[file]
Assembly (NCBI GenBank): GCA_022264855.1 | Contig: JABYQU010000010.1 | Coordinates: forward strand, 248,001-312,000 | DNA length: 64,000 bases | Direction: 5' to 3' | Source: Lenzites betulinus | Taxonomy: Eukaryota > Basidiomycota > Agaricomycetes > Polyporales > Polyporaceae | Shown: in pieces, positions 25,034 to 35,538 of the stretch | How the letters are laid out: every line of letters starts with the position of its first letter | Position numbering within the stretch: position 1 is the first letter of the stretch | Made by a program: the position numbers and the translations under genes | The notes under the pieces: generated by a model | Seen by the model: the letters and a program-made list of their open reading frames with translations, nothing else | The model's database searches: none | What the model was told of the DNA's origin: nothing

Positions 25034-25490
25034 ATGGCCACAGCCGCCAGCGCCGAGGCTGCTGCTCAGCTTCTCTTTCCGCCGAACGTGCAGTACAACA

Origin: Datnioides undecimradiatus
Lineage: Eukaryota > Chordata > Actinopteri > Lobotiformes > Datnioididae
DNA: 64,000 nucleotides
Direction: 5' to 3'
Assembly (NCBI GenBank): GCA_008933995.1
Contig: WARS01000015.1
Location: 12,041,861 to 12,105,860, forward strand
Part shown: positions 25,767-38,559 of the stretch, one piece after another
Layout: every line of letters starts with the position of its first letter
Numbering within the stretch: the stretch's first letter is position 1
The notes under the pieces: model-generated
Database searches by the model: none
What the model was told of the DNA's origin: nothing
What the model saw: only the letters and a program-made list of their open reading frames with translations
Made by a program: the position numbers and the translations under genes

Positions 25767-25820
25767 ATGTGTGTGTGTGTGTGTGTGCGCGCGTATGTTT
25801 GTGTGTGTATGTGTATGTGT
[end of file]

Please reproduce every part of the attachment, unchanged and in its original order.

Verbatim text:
Assembly (NCBI GenBank): GCA_022264855.1 | Contig: JABYQU010000010.1 | Coordinates: forward strand, 248,001-312,000 | DNA length: 64,000 bases | Direction: 5' to 3' | Source: Lenzites betulinus | Taxonomy: Eukaryota > Basidiomycota > Agaricomycetes > Polyporales > Polyporaceae | Shown: in pieces, positions 25,034 to 35,538 of the stretch | How the letters are laid out: every line of letters starts with the position of its first letter | Position numbering within the stretch: position 1 is the first letter of the stretch | Made by a program: the position numbers and the translations under genes | The notes under the pieces: generated by a model | Seen by the model: the letters and a program-made list of their open reading frames with translations, nothing else | The model's database searches: none | What the model was told of the DNA's origin: nothing

Positions 25034-25490
25034 ATGGCCACAGCCGCCAGCGCCGAGGCTGCTGCTCAGCTTCTCTTTCCGCCGAACGTGCAGTACAACA

Origin: Datnioides undecimradiatus
Lineage: Eukaryota > Chordata > Actinopteri > Lobotiformes > Datnioididae
DNA: 64,000 nucleotides
Direction: 5' to 3'
Assembly (NCBI GenBank): GCA_008933995.1
Contig: WARS01000015.1
Location: 12,041,861 to 12,105,860, forward strand
Part shown: positions 25,767-38,559 of the stretch, one piece after another
Layout: every line of letters starts with the position of its first letter
Numbering within the stretch: the stretch's first letter is position 1
The notes under the pieces: model-generated
Database searches by the model: none
What the model was told of the DNA's origin: nothing
What the model saw: only the letters and a program-made list of their open reading frames with translations
Made by a program: the position numbers and the translations under genes

Positions 25767-25820
25767 ATGTGTGTGTGTGTGTGTGTGCGCGCGTATGTTT
25801 GTGTGTGTATGTGTATGTGT